Pressing the Issue: News Coverage on Occupation
Throughout the period known as the "Fish Wars," the extensive press coverage of protests and demonstrations both benefited American Indians and presented them in the typical marginalizing light beaming from a colonialist lens. The media frequently propagated stereotypes and pushed discriminatory narratives underpinned by racist sentiments and tied to the building tension in the region. The Fort Lawton Takeover was not exempt from this type of coverage.
"Seattle newspapers played up what they saw only as an absurd spectacle with playful and casually racist headlines such as 'Indians Drum Up Support for Fort Claim' and 'MP Now knows 'How Custer Felt': He Shouted 'Stop' But Indians Swarmed Into Fort.' Journalists emphasized the drama of the invasion and subsequent occupations that early spring."4
Much of the press coverage attempted to retain a level of journalistic professionalism when reporting on events happening around Fort Lawton. However, headline tags often played on the trite and generic Indian from Hollywood depictions and stereotypical anachronisms reminiscent of old Western movies. The headlines, terminology, and overall framing of the events in these articles frequently perpetuated notions of Indians that proved to align with how the majority White population of Seattle was primed to perceive Indians at this time: that Indians and cities do not mix. This reinforced public sentiments that Indians did not have claims to urban areas--sentiments that were echoed by the press through their constant beratement of the activists.
Examples of the framing presented in these articles includes the regular identification of activists as simply "Indians" and the positioning of American Indians as antagonists. Many articles tied the demonstrations and incursions onto the fort grounds as invasions of military posts, calling to mind images of war parties and Indian raids along the frontier during the long past Indian Wars.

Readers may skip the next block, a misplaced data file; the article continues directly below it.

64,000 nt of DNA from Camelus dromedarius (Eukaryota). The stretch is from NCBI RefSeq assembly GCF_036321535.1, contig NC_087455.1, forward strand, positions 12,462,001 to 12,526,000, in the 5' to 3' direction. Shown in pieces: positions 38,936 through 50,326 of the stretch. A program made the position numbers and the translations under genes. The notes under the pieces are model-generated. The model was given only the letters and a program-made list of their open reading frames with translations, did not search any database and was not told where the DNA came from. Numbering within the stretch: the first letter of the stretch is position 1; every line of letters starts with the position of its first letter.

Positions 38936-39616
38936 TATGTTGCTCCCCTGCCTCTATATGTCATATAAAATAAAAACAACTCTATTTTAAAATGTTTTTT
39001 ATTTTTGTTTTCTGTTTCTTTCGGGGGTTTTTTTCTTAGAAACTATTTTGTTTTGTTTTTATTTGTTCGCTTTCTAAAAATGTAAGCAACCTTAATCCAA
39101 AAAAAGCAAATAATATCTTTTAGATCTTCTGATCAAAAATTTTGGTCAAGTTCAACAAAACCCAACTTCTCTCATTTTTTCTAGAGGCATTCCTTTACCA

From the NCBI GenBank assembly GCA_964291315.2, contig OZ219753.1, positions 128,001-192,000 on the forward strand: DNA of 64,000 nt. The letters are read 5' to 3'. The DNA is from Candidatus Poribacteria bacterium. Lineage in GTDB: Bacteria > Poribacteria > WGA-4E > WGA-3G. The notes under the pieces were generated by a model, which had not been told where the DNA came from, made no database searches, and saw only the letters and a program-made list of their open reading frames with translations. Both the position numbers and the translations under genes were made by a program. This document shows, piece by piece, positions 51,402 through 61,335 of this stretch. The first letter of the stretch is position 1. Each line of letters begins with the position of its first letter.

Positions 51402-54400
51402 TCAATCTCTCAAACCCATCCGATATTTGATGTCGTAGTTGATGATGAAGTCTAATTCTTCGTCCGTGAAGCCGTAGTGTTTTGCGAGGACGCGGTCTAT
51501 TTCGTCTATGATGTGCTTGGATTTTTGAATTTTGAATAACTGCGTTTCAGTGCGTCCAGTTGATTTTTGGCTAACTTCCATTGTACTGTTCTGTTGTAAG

Though many of the more mainstream press outlets displayed subtle racism in the form of stereotypes and insensitive language, other media entities did not mind being overt themselves or did not mind hosting overtly racist content. For example, the Bremerton Sun published an editorial arguing against the return of any Fort Lawton property to Indian activists. This argument was predicated on the observation that "it might behoove some of those Indians ... to go home and improve those reservations" as they "are areas of rusting automobile bodies, deserted homes with windows broken out, and various garbage and debris strewn about." Sadly these talking points of anti-Indian agitators were prolific during this time period as the desire to assert Tribal sovereignty and treaty rights continued to grow among Indians, both on the reservations and within urban environments.
Fortunately, not all press coverage was abysmal. Several outlets provided both journalistic reporting and editorials that voiced support for Indian activists and the fight for Fort Lawton, using the events as an opportunity to shed light on long standing disparities and neglect of Urban Indians. And while there existed an abundance of problematic aspects to the coverage overall, many outlets captured the vocal nature of the activists and Indian leaders, bringing further awareness to the struggles being faced in urban locations.
"The Seattle Times and the Seattle Post-Intelligencer, the two largest mainstream Seattle newspapers, covered the demonstration extensively. Both publications gave regular updates throughout the next several weeks of the demonstration, as well as developments in the UIAT’s subsequent negotiations with the government for ownership of the surplus land. They helped give American Indian activists a voice, a chance to tell the public in their own words why they were there on the fort grounds."5
This created substantial political pressure that galvinized the movement and rallied public support on the side of the Indians. On a national level, the journalistic reporting was also being reshaped in a manner that helped to curb previous stances propagated by the press meant to encourage the assimilation of American Indians.
"In the late 1960s, the rhetoric and policies began to change from termination to 'self-determination,' a movement in favor of the Indians taking control of their lives, institutions, and celebrating their cultures. The news reporting style of that time became highly descriptive, interpretive, and investigative, delving deeper into American Indian issues and including their voices and opinions in the coverage."6